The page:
“Shenandoah University’s Harry F. Byrd, Jr. School of Business hosted its first Healthcare Leadership in 21st Century Conference…[Howard] Ross concluded that diversity inclusion has to do with providing quality service and healthcare to all people.“
“Howard Ross, one of the preeminent thought leaders on identifying and
“Following the award presentation lifelong social justice advocate Howard Ross delivered the keynote address on unconscious bias. Ross is the author of “Everyday Bias: Identifying and Navigating Unconscious Judgments in Our Daily Lives” and “ReInventing Diversity: Transforming Organizational Community to Strengthen People, Purpose, and Performance.” He is also a regular guest on National Public Radio’s “The Kojo Nnamdi Show.” Ross and his firm, Cook Ross Inc., seek to ignite conversations, transform minds, and inspire individuals and teams toward building effective and inclusive organizational communities”.
Howard Ross has been a monthly guest on the NPR show The Kojo Nmandi Show since 2002. You can search for the dozens of topics he’s discussed over the years on diversity, inclusion and social justice
Program Sets the Stage for Unconscious Bias Training courtesy of Vanderbilt University
“Vanderbilt University Medical Center (VUMC), in conjunction with the consulting firm Cook Ross Inc., held a four-day Unconscious Bias Train-the-Trainer Program at Scarritt Bennett Center last week.
André Churchwell, M.D., Senior Associate Dean for Diversity Affairs and Chief Diversity Officer for VUMC, welcomed the attendees on the first day — 13 from VUMC, including faculty members, Nursing and Human Resources leaders — and eight from outside academic institutions”.
We All Have Unconscious or Implicit Biases-They’re Inescapable by Elva Lima, Director Global
Diversity and Inclusion at Verizon
“Most of us don’t realize that we have implicit biases until we confront ourselves with them. That’s why Verizon is training our People Leaders and other employees to discover and mitigate their unconscious bias with the help of Cook Ross.
The “aha” moment
The training is a series of modules and real-life simulations that bring about an “aha” moment, that allows participants to recognize they have biases just like we all do. I love sitting in the back of the room after the first
“Researchers discovered that candidates for medical school interviewed on sunny days received much higher ratings than those interviewed on rainy days. Being interviewed on a rainy day was a setback equivalent to having an MCAT score 10 percent lower, according to a new book called “Everyday Bias,” by Howard J. Ross.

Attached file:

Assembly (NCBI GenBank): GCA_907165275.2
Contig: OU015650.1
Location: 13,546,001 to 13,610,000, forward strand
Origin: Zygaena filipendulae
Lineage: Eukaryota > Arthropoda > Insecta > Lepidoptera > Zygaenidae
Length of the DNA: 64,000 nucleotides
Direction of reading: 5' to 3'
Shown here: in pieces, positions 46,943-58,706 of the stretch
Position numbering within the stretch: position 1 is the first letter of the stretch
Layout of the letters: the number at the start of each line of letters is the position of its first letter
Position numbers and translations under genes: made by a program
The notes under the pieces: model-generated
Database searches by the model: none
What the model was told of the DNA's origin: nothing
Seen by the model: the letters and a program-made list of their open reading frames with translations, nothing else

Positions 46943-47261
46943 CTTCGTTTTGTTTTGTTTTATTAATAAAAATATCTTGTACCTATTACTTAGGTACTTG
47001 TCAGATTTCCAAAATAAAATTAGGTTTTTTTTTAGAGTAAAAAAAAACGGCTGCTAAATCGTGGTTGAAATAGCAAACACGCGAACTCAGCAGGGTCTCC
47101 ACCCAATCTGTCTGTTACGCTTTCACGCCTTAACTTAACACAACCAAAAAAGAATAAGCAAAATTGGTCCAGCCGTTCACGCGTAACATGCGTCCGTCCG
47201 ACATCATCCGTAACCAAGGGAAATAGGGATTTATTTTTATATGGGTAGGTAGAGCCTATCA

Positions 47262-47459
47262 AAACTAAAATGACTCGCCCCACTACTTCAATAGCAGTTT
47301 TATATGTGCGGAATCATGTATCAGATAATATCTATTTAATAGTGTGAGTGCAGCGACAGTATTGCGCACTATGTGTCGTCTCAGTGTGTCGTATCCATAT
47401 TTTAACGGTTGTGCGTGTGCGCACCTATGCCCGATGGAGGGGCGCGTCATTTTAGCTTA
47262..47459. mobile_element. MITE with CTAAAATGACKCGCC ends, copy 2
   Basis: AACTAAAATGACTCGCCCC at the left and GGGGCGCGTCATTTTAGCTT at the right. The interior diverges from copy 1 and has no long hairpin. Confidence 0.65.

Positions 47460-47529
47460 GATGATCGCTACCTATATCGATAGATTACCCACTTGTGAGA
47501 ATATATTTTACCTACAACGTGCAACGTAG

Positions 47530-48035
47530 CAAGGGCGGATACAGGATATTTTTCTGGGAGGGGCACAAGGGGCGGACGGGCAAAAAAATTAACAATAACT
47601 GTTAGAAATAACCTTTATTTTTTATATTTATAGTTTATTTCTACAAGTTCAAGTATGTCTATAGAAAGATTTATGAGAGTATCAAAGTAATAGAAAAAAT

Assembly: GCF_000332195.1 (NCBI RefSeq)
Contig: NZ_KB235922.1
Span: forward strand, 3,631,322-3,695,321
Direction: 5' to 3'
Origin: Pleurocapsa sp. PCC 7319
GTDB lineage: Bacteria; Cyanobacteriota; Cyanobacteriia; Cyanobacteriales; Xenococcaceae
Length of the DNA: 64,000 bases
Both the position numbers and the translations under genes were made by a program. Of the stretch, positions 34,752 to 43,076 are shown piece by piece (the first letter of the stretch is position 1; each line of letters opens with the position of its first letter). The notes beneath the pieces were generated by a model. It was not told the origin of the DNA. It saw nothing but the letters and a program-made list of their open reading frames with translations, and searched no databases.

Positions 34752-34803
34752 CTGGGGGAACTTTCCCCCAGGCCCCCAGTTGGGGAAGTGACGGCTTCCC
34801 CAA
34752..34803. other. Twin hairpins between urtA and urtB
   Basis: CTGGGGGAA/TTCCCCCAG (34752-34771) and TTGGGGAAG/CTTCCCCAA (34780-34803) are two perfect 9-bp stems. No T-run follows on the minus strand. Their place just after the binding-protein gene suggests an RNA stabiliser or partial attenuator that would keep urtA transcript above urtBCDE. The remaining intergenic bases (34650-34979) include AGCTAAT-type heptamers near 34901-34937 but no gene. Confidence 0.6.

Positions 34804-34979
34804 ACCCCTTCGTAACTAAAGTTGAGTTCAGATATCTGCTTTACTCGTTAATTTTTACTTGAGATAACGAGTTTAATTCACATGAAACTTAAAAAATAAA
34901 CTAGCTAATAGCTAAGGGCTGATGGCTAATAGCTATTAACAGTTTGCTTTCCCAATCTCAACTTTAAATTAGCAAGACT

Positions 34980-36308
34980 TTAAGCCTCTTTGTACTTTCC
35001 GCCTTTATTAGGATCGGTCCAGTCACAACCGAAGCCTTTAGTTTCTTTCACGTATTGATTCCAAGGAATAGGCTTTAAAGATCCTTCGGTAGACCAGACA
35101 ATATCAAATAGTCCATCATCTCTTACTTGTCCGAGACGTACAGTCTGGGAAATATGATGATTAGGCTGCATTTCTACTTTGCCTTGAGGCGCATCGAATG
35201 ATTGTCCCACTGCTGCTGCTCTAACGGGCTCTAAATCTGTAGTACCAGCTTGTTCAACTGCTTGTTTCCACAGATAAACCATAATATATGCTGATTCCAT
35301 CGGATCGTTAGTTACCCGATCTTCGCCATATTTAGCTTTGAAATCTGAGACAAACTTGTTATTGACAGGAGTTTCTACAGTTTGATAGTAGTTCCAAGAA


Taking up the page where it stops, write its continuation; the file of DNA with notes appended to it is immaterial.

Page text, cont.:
Those studies are a reminder that we humans are perhaps less rational than we would like to think, and more prone to the buffeting of unconscious influences. That’s something for those of us who are white men to reflect on when we’re accused of ‘privilege'”.
“That conclusion comes as no surprise to Howard J. Ross, a diversity expert from Silver Spring, Md., who says ‘men are more likely, on television and elsewhere, to be seen in the workplace. It affects the way men see women and the way women see themselves'”.
Ross, who addressed the issue in his recent book, Everyday Bias: Identifying and Navigating Unconscious Judgments in Our Daily Lives, says, ‘It’s not just men but women too who have ingrained expectations of workplace
“‘If you are human, you are biased,’ proclaims ‘Everyday Bias: Identifying and Navigating Unconscious Judgments in Our Daily Lives,’ the latest book from Howard J. Ross, founder and chief learning officer of Cook Ross, Inc.
Perhaps such a statement makes you feel bad: Me? Biased? Really? No way!
Fear not: being biased doesn’t make you a bad person. ‘We’ve developed a way of looking at bias over the years which I call the ‘bias=badness’ paradigm — the notion that bias is a bad thing for human beings, and we have to eliminate it,’ Ross says. “But the reality is that the human mind uses bias as a natural way to function’.”
“Bias is nothing new. It can show up in the way we perceive someone’s race, gender, age, disability, dress, accent, speech patterns, mannerisms and so on. For the most part, we tend to view it as a result of people’s intention to hurt others. However, neurocognitive research confirms that bias may very well be as normal to humans as breathing. Studies have confirmed that people have biases about almost every dimension of human identity. Virtually everyone has them, and overwhelmingly they are unconscious”.